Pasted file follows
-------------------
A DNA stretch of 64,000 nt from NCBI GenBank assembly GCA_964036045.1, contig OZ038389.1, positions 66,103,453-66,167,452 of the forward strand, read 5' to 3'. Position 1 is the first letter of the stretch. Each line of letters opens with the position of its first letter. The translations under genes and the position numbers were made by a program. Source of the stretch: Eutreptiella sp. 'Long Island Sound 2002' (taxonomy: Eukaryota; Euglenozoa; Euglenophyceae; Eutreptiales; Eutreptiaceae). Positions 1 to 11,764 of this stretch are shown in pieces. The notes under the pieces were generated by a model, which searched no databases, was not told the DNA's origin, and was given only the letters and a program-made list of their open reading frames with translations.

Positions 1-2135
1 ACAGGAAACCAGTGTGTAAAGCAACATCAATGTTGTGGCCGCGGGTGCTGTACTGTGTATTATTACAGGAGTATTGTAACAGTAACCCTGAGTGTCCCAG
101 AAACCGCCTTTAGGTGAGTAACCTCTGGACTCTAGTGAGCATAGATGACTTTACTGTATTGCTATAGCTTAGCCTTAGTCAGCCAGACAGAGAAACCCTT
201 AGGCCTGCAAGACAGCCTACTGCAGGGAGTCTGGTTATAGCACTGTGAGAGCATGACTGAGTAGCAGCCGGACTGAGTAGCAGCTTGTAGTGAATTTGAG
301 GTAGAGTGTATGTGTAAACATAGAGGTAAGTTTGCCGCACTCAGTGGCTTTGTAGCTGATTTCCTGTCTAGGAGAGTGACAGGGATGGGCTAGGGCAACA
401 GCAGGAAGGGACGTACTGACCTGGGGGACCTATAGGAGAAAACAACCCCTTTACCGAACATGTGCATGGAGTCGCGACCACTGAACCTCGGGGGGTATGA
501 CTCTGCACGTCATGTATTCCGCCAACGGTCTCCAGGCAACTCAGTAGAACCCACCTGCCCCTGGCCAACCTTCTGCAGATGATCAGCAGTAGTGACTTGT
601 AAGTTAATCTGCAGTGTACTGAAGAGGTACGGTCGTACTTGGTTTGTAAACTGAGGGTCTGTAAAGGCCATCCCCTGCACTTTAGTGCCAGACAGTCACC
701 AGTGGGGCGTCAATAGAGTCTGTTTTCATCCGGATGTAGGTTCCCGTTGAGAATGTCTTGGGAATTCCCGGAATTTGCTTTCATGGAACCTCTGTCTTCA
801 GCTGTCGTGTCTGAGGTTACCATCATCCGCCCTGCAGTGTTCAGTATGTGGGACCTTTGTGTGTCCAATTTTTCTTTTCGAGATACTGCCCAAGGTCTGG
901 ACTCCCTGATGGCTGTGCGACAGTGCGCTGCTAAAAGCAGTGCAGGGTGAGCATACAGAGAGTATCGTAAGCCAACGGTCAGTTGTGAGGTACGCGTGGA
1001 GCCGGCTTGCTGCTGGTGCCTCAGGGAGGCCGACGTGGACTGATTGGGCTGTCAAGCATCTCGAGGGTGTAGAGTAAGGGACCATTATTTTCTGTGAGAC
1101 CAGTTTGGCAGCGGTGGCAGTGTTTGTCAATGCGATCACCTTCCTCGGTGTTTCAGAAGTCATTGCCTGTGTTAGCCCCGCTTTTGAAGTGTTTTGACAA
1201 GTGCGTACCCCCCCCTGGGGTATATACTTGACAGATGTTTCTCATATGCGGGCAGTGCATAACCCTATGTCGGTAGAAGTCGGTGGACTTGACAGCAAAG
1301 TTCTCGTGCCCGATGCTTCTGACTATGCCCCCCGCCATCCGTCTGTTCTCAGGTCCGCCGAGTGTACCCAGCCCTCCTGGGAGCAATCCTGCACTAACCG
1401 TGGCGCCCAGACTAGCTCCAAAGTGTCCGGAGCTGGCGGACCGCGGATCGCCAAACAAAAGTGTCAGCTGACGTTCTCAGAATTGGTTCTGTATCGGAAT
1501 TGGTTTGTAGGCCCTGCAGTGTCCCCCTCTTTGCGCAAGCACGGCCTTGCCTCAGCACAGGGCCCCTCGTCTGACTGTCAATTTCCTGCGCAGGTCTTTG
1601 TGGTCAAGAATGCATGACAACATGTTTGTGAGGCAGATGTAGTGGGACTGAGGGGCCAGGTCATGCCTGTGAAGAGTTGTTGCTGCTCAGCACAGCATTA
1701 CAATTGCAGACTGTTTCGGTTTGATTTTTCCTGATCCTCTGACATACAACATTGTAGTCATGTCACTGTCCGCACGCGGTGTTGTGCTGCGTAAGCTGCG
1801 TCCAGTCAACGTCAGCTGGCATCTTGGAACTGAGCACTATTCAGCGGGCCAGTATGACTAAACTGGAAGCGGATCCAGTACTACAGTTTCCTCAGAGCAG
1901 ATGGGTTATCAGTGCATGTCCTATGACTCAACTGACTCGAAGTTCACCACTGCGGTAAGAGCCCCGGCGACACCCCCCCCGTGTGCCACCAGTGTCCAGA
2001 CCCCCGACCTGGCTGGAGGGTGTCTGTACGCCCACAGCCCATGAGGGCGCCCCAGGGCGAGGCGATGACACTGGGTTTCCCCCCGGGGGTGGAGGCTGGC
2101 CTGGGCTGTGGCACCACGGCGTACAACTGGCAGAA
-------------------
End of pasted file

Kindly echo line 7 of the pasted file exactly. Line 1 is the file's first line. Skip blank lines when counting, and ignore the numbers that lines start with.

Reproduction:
401 GCAGGAAGGGACGTACTGACCTGGGGGACCTATAGGAGAAAACAACCCCTTTACCGAACATGTGCATGGAGTCGCGACCACTGAACCTCGGGGGGTATGA